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Water Chestnut Infestation

Posted on Sep 1, 2015

Last week while I was traveling to Connecticut and Rhode Island (I’ll be posting about this soon!), I had the opportunity to get a good look at the Hudson River in eastern New York and see first hand the water chestnut infestation that has taken over much of the waterway. When most people hear of water chestnut, they often think of the slices of white vegetables in your stir fry mix or chicken noodle soup. While that is indeed water chestnut, its not the kind that we are necessarily concerned about. Water chestnut (Trapa natans) is an aquatic plant native to western Europe, Africa and northeast Asia that was brought to the United States in the late 1800’s. Since it’s introduction, it has caused nothing but trouble clogging many streams, lakes and ponds, choking out native aquatic life and costing millions of dollars in removal efforts. While it appears to be green and pretty like most other plants, it is certainly not a good plant to have around. I don’t know about you, but I certainly don’t want to see our local waterways look like this! Each of us can do our part by supporting local water chestnut pulls and being vigilant for this plant on Chautauqua Lake and other water bodies within the region. Let’s stop this invader from floating any further!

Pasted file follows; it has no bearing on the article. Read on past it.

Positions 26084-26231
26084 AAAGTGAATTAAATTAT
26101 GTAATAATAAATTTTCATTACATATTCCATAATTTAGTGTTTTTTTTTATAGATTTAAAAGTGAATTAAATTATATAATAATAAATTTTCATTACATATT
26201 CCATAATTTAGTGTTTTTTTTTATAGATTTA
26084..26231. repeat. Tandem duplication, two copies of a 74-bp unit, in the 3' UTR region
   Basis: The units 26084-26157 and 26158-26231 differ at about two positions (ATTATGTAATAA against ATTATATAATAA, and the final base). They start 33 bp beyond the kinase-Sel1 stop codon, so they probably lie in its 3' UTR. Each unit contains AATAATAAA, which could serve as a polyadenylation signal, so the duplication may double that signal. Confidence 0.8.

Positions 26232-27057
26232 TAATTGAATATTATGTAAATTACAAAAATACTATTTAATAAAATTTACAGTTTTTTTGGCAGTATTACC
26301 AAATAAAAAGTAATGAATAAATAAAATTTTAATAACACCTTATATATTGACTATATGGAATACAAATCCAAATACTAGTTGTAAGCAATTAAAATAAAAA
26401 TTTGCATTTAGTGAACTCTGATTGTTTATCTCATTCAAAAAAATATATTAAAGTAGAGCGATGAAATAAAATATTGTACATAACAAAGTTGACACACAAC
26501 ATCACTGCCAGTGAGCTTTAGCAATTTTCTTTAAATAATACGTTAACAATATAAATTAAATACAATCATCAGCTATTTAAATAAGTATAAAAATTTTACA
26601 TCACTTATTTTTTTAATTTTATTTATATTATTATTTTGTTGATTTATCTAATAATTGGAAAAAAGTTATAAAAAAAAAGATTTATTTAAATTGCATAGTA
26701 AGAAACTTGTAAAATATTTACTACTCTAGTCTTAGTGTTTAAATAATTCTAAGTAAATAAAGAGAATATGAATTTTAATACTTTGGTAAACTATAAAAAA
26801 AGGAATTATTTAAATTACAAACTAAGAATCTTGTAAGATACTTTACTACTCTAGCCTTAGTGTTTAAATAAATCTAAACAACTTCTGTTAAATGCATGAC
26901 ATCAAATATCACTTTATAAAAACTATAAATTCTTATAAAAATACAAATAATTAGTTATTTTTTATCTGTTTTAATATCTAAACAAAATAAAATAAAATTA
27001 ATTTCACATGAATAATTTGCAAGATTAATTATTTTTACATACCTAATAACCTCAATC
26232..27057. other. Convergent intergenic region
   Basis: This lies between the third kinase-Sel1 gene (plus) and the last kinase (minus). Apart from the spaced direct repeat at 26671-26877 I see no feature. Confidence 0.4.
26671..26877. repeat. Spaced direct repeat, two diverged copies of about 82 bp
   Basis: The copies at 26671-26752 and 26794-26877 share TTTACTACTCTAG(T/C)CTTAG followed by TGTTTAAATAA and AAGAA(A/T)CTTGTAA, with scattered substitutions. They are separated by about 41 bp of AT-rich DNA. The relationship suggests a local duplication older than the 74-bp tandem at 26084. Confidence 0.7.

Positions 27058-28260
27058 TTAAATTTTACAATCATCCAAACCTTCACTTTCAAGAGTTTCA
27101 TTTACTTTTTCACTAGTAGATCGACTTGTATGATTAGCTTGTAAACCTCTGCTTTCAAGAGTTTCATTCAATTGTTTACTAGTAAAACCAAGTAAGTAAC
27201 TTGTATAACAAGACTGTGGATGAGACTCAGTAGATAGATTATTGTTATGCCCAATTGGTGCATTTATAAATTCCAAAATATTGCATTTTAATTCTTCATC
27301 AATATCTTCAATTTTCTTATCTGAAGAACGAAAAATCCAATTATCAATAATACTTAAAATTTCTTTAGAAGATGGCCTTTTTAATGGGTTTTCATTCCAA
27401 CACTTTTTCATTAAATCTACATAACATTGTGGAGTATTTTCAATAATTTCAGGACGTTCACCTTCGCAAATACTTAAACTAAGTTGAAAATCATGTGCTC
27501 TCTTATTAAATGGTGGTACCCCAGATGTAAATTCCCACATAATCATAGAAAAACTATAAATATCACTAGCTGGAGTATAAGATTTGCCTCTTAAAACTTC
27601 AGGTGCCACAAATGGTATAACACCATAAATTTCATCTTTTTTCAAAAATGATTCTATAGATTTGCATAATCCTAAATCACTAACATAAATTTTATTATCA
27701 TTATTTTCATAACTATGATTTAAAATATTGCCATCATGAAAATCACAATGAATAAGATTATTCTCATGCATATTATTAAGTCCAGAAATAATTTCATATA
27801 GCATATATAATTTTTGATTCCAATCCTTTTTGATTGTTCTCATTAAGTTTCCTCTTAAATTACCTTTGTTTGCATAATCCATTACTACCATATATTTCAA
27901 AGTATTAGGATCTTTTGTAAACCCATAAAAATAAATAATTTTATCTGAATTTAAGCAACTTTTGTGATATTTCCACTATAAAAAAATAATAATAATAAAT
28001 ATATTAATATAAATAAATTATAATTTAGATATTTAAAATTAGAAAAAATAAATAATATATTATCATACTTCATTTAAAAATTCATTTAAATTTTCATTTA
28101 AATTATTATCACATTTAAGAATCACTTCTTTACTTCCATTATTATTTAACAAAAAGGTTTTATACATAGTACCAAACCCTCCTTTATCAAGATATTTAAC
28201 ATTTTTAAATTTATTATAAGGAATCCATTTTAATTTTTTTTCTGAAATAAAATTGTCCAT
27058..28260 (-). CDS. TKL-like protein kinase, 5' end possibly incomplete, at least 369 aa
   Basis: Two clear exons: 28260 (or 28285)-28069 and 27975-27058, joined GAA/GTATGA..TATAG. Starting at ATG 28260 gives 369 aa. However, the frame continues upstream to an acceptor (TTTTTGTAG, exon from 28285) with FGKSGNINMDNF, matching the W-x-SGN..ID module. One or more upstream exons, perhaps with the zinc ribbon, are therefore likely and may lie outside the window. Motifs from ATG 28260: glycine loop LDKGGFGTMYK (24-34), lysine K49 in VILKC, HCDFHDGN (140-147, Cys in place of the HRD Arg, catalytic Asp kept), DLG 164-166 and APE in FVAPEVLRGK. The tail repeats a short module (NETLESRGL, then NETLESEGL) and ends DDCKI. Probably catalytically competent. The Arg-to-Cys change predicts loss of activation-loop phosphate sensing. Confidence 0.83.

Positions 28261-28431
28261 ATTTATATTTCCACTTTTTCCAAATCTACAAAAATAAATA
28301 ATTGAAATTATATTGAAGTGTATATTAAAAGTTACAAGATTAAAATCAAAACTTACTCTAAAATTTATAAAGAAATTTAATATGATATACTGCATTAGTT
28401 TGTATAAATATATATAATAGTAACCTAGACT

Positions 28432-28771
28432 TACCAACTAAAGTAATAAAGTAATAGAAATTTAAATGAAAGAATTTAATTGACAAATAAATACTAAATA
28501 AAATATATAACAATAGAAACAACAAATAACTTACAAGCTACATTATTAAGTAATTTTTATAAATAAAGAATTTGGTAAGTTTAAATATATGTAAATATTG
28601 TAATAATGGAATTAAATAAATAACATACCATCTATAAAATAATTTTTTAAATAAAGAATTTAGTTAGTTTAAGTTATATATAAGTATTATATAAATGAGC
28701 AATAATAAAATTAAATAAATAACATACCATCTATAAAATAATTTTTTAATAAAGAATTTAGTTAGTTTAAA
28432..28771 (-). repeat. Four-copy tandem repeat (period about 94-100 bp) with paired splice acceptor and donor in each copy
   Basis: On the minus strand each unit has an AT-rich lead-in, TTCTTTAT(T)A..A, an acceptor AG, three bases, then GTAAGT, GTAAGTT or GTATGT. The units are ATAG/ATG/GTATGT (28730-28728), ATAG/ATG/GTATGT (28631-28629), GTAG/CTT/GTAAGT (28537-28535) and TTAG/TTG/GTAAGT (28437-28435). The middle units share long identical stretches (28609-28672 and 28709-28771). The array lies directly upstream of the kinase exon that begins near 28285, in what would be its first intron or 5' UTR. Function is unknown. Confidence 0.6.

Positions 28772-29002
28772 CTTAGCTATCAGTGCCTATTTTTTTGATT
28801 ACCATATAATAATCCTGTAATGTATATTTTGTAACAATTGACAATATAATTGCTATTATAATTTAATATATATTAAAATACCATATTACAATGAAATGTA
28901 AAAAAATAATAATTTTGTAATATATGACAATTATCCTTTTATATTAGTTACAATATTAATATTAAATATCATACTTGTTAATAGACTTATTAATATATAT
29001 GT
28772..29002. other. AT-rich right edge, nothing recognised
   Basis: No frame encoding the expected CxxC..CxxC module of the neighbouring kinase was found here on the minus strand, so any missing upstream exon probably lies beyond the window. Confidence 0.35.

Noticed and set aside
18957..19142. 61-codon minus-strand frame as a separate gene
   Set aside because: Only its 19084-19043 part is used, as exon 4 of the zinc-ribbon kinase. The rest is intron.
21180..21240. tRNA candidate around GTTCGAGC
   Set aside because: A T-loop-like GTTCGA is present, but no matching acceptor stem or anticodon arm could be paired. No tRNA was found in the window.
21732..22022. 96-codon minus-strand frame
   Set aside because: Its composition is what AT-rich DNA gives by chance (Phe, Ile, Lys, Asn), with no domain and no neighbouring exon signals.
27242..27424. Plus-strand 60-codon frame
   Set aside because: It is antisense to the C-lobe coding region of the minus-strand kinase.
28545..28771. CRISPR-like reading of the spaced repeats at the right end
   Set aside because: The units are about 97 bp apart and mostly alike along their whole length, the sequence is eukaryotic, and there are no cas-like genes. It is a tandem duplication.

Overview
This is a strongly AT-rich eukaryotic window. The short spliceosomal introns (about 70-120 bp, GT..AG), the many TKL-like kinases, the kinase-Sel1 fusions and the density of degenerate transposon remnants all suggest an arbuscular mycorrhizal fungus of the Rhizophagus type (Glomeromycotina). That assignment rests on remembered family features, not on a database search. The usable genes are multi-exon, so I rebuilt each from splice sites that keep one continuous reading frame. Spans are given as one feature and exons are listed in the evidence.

Water Chestnut-Hudson River

Elyse Henshaw
Conservation Technician